Album: Speakerboxx/The Love Below
Trend It Predicted: Rappers Who Sing Their Own Hooks, Singers Who Spit Their Own Raps
Modern Examples: Drake "Marvin's Room," B.o.B "All I Want," Cee-Lo "Fuck You"

In an era of Drakes and Kanyes, it’s hard to remember the full shock of cuing up Andre 3000’s half of 2003’s Speakerboxx/The Love Below to find out he only raps on three of its twenty songs. It's the same shock some Fugees fans experienced when they got home with Lauryn Hill's Miseducation album and heard more heartfelt soulful R&B catharsis than razor-sharp lyrical darts.

Like Lauryn's album, The Love Below was ultimately great enough to stave off everyone's reservations about one of the greatest rappers of the era giving up his primary craft to showcase his taste for jazz, funk, and rock music. "Spread,” for example, showed off Andre's ability to deftly switch from singing to rapping and back with unwavering skill and confidence. It’s “Drake featuring Drake” before Drake.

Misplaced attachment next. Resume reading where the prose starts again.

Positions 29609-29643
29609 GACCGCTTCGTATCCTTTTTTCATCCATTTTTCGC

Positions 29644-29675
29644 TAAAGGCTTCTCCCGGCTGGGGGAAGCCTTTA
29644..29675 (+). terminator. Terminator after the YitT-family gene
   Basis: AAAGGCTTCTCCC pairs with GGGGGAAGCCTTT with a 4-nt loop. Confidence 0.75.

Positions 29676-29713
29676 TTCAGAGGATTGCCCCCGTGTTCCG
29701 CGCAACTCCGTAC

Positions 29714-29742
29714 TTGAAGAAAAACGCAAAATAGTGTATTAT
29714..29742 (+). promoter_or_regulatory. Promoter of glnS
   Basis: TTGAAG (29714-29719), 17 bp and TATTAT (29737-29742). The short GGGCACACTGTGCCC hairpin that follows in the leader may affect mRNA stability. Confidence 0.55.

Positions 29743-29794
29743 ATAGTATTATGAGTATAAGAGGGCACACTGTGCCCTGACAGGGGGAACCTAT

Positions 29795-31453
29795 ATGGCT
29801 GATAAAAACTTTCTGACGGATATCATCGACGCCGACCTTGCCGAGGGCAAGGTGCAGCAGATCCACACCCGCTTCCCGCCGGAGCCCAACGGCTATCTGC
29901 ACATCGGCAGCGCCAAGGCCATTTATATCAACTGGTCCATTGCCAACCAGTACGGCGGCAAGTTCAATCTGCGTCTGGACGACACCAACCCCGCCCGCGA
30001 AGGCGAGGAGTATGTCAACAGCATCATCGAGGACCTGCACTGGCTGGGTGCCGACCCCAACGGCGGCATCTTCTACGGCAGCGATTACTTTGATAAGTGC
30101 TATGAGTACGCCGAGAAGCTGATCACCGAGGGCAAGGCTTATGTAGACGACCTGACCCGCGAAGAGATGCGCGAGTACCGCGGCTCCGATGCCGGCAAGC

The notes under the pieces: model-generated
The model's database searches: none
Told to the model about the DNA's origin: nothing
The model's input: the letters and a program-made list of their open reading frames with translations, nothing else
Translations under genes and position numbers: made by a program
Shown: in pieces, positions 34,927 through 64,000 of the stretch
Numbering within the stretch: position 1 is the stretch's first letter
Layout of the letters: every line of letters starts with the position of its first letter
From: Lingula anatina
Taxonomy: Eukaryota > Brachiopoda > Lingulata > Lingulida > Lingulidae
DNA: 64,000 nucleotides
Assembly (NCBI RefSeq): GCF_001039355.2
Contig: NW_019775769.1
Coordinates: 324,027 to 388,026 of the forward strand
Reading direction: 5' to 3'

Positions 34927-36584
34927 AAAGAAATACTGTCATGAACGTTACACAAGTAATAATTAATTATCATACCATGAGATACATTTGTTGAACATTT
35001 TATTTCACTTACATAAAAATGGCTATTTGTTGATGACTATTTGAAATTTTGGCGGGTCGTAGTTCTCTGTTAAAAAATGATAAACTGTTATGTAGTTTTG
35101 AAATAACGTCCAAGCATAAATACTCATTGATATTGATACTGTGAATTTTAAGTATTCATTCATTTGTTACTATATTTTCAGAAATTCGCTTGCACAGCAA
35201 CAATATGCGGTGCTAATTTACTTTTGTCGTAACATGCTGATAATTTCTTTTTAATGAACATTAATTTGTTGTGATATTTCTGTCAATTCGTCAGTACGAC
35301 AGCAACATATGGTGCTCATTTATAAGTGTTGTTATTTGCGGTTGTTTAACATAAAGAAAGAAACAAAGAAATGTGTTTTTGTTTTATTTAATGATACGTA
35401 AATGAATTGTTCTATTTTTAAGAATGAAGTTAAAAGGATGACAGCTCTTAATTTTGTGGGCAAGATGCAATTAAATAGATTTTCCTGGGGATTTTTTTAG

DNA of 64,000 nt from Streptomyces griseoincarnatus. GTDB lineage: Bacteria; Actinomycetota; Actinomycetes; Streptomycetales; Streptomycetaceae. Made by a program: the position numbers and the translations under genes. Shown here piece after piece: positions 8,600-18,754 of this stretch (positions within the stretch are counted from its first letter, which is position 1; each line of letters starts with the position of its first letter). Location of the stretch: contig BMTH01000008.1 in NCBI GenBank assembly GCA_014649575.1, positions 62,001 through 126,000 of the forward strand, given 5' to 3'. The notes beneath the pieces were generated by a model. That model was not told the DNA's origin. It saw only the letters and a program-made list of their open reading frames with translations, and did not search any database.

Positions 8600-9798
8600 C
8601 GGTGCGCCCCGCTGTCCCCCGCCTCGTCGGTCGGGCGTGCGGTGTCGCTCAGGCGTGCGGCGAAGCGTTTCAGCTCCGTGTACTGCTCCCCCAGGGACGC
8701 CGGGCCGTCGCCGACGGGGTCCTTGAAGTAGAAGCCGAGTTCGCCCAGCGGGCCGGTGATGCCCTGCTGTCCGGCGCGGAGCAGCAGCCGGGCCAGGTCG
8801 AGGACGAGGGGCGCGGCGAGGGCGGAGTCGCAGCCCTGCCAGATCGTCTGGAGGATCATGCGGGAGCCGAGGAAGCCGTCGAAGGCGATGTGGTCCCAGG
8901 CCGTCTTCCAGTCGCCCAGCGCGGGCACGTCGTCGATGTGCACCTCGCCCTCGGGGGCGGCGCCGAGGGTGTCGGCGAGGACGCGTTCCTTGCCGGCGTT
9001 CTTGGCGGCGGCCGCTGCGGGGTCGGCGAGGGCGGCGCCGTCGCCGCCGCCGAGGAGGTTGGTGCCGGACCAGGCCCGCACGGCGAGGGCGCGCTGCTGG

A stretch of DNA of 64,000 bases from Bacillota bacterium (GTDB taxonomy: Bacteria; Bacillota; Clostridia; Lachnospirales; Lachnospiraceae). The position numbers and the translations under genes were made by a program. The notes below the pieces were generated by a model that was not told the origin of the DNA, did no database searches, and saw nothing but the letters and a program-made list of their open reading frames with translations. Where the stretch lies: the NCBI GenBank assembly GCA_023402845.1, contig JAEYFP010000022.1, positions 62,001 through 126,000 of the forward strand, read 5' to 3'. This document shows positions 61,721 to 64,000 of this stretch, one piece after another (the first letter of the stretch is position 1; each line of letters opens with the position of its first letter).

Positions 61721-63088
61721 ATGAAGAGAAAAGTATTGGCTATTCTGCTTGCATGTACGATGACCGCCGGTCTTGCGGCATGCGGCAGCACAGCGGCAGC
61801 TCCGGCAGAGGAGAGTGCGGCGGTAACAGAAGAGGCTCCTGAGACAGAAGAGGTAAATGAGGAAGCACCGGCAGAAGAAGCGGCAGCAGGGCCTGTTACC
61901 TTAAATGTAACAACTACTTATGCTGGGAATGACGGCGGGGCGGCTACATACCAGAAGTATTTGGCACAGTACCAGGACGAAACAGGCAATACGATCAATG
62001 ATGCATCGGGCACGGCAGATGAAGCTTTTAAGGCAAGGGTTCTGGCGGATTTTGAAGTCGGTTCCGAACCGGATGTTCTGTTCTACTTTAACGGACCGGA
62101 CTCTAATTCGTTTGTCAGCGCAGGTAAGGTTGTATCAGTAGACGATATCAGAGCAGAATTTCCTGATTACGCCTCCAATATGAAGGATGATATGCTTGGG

It wouldn’t be the last time a great rapper would give up rapping for singing. Phonte of Little Brother found new acclaim after his first group's dissolution with The Foreign Exchange’s Leave It All Behind, where he ditched rhymes in favor of crooning over Dutch producer Nicolay's ambient soundscapes, and 3000’s Dungeon Family associate Cee-Lo enjoyed his greatest career successes on numbers like Gnarls Barkley’s “Crazy” and The Lady Killer’s “Fuck You,” songs where he traded his brash, spitfire rhyme delivery for silky retro-leaning soul licks.